Frequently Asked Questions
In New Jersey, higher education is arrayed in various segments and includes the group of nine state colleges and universities (The College of New Jersey, Kean University, Montclair State University, New Jersey City University, Ramapo College of New Jersey, Richard Stockton College of New Jersey, Thomas Edison State College and William Paterson University); three public research universities (New Jersey Institute of Technology, Rowan University, and Rutgers University); nineteen county colleges (community colleges); and fourteen independent colleges and universities. Higher education also includes several proprietary institutions and special purpose religious institutions.
New Jersey colleges and universities are governed by institutional trustee boards and are coordinated through New Jersey Higher Education, an agency which is administered by the Secretary of Higher Education, with advice from the NJ Presidents' Council and others. State college and university trustee boards are composed of lay citizens appointed by the Governor, and confirmed by the Senate. Trustees serve six-year terms, which may be renewed. They serve as unpaid volunteers.
Rather than being part of a
system governed by a single
board and a set of rules, in
Check with other colleges.
Regarding the state
colleges and universities, check
with the NJ Association of State
Colleges and Universities.
You can also check with the
Commission on Higher Education.
Other sources include the
national higher education
Its history and law sets it
apart from the state
of the latter began as teacher
originally called "normal
Labor's interests are served by unions. The NJ Council of State College Locals AFT/AFL-CIO is the faculty's bargaining unit. Management is represented by the NJ Governor's Office of Employee Relations (OER), with state college/university representatives on the management negotiation team. The state pays benefits and in principle should pay in full state negotiated salary increases for employees. However, the state does not ordinarily fund these increases, but instead passes the cost of raises on to colleges.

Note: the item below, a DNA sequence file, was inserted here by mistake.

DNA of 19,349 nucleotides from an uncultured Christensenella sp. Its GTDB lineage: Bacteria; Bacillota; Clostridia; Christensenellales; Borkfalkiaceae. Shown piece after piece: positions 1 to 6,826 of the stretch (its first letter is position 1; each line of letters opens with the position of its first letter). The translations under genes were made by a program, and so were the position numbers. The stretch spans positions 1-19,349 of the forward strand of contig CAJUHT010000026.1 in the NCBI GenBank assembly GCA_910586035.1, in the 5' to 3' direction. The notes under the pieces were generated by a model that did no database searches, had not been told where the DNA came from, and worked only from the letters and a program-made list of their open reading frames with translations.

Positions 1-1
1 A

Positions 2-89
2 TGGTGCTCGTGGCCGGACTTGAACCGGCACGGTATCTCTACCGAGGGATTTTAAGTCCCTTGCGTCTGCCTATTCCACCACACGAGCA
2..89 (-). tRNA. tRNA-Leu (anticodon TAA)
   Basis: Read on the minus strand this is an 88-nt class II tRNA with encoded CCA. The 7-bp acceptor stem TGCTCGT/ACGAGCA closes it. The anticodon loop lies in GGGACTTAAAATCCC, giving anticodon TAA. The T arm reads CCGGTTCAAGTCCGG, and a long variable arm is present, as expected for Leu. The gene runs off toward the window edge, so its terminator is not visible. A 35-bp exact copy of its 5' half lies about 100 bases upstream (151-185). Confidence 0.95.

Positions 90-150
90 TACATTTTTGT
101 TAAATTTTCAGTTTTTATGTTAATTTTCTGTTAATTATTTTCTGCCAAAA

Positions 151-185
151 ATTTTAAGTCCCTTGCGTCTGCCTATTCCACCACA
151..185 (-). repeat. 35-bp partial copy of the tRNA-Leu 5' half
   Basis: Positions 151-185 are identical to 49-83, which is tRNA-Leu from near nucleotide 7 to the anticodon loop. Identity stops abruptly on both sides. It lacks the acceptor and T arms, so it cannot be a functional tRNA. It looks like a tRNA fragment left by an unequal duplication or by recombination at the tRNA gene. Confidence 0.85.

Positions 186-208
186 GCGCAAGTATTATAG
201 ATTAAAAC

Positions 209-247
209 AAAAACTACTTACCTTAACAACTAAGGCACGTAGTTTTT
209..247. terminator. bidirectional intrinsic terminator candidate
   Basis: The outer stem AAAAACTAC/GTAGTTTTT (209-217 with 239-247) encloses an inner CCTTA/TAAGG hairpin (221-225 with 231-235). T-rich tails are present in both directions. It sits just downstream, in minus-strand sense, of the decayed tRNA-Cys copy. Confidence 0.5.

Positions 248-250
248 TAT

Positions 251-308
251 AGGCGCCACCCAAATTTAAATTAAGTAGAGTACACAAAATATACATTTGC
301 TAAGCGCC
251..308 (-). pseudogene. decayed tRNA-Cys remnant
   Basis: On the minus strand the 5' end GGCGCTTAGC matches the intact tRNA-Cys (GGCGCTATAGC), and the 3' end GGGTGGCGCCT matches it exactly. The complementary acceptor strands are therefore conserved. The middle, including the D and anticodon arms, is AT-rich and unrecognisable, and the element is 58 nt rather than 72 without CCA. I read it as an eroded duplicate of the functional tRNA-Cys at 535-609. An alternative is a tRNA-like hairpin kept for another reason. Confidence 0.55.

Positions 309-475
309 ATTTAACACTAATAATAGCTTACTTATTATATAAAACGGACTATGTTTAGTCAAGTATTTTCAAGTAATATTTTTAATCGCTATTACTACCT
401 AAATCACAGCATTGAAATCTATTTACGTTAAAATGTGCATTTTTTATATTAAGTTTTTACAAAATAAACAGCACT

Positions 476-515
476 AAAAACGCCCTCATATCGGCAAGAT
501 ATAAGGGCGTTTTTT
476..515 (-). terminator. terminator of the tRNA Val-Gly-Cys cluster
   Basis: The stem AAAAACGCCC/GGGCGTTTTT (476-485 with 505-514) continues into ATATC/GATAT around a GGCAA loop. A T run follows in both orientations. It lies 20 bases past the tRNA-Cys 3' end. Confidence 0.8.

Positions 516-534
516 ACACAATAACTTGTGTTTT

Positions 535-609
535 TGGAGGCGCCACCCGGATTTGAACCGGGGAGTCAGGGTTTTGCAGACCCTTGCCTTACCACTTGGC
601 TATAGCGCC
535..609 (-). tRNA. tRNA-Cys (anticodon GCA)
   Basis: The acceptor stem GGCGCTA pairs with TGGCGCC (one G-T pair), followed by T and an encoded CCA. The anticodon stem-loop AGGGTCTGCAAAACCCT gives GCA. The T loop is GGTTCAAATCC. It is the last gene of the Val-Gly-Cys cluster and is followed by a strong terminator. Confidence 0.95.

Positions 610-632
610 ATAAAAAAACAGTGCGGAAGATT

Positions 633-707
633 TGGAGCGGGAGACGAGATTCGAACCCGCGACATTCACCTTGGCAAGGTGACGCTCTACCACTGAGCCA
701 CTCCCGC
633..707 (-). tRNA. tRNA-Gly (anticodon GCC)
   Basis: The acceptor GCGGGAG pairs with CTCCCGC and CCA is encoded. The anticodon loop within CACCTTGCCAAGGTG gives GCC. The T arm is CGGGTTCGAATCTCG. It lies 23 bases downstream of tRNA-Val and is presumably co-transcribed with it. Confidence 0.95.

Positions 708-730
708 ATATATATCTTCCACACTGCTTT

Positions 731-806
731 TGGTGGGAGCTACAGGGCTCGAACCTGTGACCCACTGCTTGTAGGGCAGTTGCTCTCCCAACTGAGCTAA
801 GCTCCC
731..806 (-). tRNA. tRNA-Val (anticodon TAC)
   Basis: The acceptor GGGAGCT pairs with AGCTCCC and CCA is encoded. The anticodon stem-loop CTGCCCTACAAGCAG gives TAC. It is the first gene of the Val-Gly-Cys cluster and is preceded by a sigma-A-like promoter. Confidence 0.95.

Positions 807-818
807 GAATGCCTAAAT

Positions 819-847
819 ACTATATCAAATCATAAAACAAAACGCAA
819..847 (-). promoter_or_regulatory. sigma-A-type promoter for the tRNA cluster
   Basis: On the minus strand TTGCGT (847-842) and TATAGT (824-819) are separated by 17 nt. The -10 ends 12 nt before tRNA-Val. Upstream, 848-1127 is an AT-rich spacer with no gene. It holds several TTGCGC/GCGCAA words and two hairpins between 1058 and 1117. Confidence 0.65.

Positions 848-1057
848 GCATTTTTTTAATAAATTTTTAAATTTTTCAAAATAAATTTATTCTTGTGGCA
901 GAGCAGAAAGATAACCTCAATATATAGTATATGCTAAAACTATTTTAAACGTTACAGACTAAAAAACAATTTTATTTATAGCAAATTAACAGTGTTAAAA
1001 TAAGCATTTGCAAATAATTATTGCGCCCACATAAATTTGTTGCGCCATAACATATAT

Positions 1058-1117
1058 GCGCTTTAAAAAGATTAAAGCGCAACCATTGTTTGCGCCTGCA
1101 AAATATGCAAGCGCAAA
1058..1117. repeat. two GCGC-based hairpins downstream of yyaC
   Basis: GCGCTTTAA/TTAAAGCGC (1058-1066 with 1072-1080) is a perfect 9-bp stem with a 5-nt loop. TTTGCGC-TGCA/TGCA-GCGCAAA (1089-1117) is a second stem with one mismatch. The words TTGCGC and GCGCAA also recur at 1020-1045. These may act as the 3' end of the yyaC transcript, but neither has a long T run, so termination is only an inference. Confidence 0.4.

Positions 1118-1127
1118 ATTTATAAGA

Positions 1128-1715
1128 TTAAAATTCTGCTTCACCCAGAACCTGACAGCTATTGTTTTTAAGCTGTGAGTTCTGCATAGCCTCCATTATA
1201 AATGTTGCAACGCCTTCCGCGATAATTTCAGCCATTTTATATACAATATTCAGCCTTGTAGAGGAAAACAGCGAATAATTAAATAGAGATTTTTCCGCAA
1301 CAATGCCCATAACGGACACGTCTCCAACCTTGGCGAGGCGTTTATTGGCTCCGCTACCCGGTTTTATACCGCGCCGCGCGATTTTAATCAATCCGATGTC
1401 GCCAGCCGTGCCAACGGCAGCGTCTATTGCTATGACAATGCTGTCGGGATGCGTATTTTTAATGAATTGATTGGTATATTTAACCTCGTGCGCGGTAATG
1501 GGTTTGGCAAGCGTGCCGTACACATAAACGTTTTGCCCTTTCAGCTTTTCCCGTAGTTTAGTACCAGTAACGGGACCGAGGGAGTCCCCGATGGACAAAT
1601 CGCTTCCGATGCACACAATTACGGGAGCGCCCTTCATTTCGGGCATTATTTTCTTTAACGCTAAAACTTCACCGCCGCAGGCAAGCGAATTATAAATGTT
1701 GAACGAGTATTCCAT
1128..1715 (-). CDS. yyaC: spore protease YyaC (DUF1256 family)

Yes. The degree of self-governance trustee boards have, and the existence of institutional foundations, allow state colleges/universities to have a great deal of freedom to encourage private contributions and allow major donors to dedicate gifts.
Academic and Admissions
state colleges and
universities, including Rowan
University, serve about
95,000 undergraduates annually
are the leading source of
bachelor's degrees in
No. Admissions are
competitive, but many who apply
do get in. Each public
four-year institution has its
own standards and unique set of
Typically, fewer than one-half of the
applications to the freshman
More than ever. This is particularly true due to a well established agreement between the New Jersey state colleges and New Jersey community colleges. When there is a good match between the learning objectives of a beginning (lower-level) course at a two-year college and advance courses at senior colleges; they are said to be "well-articulated."
Two-year college students are well advised to remain in close contact with their advisors/counselors about their degree attainment goals.
Trustee boards set tuition based on anticipated costs of educational operations over the years ahead. Before making a decision, they are required by law to hold open public hearings to allow comment from students and the general public.
The per student cost of delivering an undergraduate education to full-time students is about $20,000. The state pays about $8,000 of that. In tuition and fees, full-time students who are New Jersey residents pay on average $12,200 (less any aid they receive). Full-time residential students pay, besides tuition, about $17,600 in room, board books and other costs per academic year. Full-time tuition and fees, plus room and board and other academic costs total about $29,800 on average per year.
The public tends to overestimate the cost of tuition significantly for all categories of colleges, according to polls sponsored by the American Council on Education.